A central hypothesis of this project is that elevated levels of homologous recombinational (HR) DNA repair cause human tumors to be resistant to certain chemotherapies and radiotherapy, and that specific inhibition of HR may help overcome this resistance. Our on-going research plan involves a multistep screen for identifying small molecule inhibitors of human RAD51, which is the central protein involved in HR. An initial developmental portion of this project (funded by 1R21CA124557-01A1) has identified several lead compounds that block RAD51 filament formation, inhibit RAD51-mediated recombination in a purified system, and reduce HR in cells. This work also successfully validated RAD51 as a target for cancer therapy, and it facilitated optimization of assay techniques. The current proposal builds on this work in several ways including the support of medicinal chemistry, HR-specific cell-based assays, and in-vivo testing in a mouse model. The goal is to generate pharmacologic agents capable of sensitizing human tumors to common oncologic therapies.
In Aim 1, we propose to screen a library of 6800 very pharmacologically favorable compounds, using improved assay substrates and conditions. Titrations of hit compounds will identify those with highest activities, which will be determined based on their ability to inhibit RAD51 filament formation and based on their binding affinity to RAD51 protein.
In Aim 2, lead compounds will be tested for the ability to inhibit various aspects of HR in a purified system in-vitro system. The most active compounds in these biochemical assays will advance to cell-based assays, to determine which can specifically inhibit in-vivo HR at low concentrations while not affecting other DNA repair pathways. Active compounds will subsequently be tested for the ability to sensitize cancer cells to cross-linking chemotherapeutic drugs and/or ionizing radiation (IR). These cell-based assays will be performed on both cancer cell lines and non-immortalized normal cells, to identify which exert tumor-specific effects.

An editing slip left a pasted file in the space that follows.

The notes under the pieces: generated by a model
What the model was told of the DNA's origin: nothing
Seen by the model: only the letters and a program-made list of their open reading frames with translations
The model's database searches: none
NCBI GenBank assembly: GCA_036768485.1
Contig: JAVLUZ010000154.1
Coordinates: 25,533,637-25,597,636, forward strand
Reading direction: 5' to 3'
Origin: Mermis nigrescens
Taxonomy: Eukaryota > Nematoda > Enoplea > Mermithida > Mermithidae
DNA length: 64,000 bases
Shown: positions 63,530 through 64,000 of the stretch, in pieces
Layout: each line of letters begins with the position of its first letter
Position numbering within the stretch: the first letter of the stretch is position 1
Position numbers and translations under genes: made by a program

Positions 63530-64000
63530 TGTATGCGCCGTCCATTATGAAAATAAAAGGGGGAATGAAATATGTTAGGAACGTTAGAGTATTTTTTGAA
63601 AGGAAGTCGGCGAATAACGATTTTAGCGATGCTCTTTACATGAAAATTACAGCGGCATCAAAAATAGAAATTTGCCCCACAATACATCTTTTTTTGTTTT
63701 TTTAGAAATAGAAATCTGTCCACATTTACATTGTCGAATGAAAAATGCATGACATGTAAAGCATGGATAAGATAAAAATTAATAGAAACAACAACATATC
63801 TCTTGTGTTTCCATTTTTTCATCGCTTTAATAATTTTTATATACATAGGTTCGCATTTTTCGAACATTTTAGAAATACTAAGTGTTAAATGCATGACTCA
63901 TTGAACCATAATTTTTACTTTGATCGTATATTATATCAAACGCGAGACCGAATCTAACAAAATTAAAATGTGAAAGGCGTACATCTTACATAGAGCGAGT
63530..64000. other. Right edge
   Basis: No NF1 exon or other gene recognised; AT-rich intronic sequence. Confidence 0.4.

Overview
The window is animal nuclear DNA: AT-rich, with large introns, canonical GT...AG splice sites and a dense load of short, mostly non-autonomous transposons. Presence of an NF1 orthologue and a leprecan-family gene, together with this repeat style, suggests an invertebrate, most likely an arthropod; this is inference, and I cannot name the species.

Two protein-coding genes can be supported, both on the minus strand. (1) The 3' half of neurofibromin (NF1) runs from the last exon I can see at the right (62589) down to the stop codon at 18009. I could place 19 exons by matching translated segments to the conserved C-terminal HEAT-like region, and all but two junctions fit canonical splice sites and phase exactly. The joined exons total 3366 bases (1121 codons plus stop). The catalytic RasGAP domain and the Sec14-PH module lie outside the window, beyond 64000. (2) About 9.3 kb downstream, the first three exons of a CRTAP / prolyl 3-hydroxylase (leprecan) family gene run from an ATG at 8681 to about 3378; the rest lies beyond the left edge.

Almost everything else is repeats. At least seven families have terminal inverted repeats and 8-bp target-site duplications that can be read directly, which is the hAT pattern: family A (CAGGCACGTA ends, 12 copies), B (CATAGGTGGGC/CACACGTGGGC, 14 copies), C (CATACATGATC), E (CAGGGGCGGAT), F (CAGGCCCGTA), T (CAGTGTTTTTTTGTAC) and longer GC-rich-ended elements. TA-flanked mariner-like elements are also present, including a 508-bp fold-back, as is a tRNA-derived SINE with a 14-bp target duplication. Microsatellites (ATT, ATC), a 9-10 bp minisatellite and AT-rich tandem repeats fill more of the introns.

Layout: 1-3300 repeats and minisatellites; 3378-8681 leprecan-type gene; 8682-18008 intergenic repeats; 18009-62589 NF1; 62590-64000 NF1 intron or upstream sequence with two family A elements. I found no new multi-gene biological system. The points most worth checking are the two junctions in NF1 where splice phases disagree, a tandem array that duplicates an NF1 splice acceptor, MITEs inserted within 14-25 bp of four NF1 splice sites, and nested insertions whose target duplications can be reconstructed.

In Aim 3 (which will be performed at UIC), the chemical sub-structures of lead compounds from earlier aims and from existing lead compounds will be optimized. Chemically-related compounds that are commercially available will first be tested. The highest priority candidate compounds will be optimized via targeted chemical modifications aimed at improving both RAD51-inhibitory activity and pharmacologic properties. ADMET (absorption, distribution, metabolism, excretion, and toxicity) properties will be measured for the most promising candidates.
In Aim 4, we will test the highest priority candidate compounds candidate compounds further in a mouse model. First, the maximal tolerated dose (MTD) of compounds will be determined in mice. Second, compounds will be tested for the ability to sensitize human tumor xenografts to treatment with cisplatin or radiation.
Compounds are being developed to specifically sensitize cancer cells to DNA damaging therapies, particularly to radiation and chemotherapeutic agents that introduce inter-strand cross links. Our long-term goal is to generate novel pharmacologic compounds that can improve the therapeutic index of these common oncology treatments. Given that our therapeutic target (RAD51) is over-expressed in such a wide range of malignancies, this approach could potentially improve treatment efficacy for a very large group of cancer patients.
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